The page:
A Loving Life In a World of Broken Relationships
In A Loving Life: In a World of Broken Relationships, Paul E. Miller takes us through the book of Ruth to show us how to better love in the way that we as believers are called to love.
Miller sheds light on the selfish new-aged version of loving that focuses on the self and seeks happiness. He describes it as chasing “feelings and desires instead of doing the good work of love” (p. 12). Believing that the book of Ruth in the Old Testament of the Bible is a perfect “template” of what it looks like to love well in a dark and decaying world, he puts our society’s twisted idea of love on display and leads us in discovering the true version of love and what it entails.
He divides A Loving Life into four main parts: Committed Love, The Shape of the Journey, and Learning to Think In Love, and Love Wins the Day. going from describing what real love requires of us, to what it looks like to embark on this true path of love, to learning how to rightly engage our minds and hearts in this love, and finally, to the victorious outcome of pursuing this journey of love, with God at the center of it all.
Miller first clarifies what love demands of us, and begins by defining true love as “hesed love,” a Hebrew word that can be translated as “steadfast love,” that combines love and loyalty and commitment and sacrifice. It calls us to die to ourselves, and not only enduring discomfort and suffering, but embracing it. He continues to lead us in the book of Ruth to discover what the path of this true, hesed love entails and what it looks like. He describes the shape of the journey of love as the “J-curve,” dipping down into death and slowly climbing up to resurrection. We experience vulnerability yet protection, blessings from God, humility, community, and more. Miller draws our attention to the ways in which Ruth, Naomi and Boaz show us that the path of love requires and leads to wisdom and celebration, and that it lasts forever.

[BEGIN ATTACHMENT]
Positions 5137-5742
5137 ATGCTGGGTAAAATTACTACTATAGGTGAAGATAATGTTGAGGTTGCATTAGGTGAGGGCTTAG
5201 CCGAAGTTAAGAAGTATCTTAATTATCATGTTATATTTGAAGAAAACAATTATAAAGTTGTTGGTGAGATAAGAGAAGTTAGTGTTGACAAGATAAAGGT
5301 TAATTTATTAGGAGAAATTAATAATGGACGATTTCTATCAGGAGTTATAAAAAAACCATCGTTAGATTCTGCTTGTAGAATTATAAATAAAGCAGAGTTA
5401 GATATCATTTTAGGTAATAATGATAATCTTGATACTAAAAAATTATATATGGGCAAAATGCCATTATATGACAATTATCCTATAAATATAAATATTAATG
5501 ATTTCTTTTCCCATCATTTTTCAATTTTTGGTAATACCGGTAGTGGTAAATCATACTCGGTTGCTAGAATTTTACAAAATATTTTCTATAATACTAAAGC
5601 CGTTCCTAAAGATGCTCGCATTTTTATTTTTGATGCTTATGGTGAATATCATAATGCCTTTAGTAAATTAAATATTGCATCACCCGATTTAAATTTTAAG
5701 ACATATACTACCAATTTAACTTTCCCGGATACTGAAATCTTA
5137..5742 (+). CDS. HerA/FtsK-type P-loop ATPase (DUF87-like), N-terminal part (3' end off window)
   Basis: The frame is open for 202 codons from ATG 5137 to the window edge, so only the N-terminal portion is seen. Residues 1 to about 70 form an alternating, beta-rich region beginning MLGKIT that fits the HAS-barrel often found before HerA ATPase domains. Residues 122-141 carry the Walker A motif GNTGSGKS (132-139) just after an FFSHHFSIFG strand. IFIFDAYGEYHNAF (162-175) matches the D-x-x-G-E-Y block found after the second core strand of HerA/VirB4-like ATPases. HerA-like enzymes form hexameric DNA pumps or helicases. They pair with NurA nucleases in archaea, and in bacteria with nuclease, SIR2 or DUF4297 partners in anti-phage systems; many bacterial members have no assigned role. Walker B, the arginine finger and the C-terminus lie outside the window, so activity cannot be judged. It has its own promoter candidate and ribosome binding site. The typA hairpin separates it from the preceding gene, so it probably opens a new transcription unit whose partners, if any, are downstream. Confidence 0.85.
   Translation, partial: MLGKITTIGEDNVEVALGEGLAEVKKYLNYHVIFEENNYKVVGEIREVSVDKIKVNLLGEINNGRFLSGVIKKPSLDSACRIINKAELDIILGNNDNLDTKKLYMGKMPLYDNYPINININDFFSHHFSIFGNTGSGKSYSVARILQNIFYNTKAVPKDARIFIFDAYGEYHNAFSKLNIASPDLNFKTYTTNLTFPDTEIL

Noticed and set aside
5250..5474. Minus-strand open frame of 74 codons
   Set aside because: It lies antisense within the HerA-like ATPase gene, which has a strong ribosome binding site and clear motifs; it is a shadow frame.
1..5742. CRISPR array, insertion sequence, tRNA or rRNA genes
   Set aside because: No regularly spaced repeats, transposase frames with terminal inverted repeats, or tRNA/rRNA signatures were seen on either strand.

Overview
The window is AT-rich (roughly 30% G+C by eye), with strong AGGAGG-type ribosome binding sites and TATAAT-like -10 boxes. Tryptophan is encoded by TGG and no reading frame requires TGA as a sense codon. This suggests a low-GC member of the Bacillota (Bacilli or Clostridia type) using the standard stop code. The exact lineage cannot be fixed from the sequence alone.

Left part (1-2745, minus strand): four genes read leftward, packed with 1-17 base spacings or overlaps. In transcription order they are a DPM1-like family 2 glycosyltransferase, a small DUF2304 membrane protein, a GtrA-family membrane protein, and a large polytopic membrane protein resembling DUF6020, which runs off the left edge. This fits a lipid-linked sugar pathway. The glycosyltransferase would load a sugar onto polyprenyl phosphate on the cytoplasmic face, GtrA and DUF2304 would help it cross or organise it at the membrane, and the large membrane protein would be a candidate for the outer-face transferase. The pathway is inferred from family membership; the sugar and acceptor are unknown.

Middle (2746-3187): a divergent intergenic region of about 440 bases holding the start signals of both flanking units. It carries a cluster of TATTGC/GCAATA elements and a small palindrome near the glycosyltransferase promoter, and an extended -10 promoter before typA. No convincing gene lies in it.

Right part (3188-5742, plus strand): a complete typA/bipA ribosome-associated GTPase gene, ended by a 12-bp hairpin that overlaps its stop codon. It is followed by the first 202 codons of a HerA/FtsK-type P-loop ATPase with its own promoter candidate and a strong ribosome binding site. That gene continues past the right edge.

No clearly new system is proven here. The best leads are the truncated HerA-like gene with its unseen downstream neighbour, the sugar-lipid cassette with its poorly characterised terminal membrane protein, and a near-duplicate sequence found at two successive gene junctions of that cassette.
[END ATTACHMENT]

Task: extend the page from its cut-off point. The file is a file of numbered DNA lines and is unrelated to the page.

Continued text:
There are many reasons why I enjoy A Loving Life, but the primary one is that it is wholly rooted in the Word. Miller doesn’t lazily throw Scripture in random places, paying no attention to context, and more than that, he didn’t choose a topic and find Scripture to assist it. Rather, he took the book of Ruth and broke it down to discover what God teaches us through it, and that is what A Loving Life is based on.
Additionally, Miller has calm and collected tone as an author, which is beautifully contrasted by the profound points that pierce through your soul and make you slow down as you read. His writing is exquisitely constructed.
The only critique I have for this A Loving Life is that although the dominating theme of the book of Ruth is clearly love, there is so much goodness and truth within it that it was slightly difficult to see the connections between his points. He did a phenomenal job at acknowledging every lesson that can be learned from the book, but could have created a clearer organization of each lesson.
Nevertheless, I encourage all to read this book, because regardless of the organization, he pours the truth of the Lord found in the book of Ruth into the hearts of readers.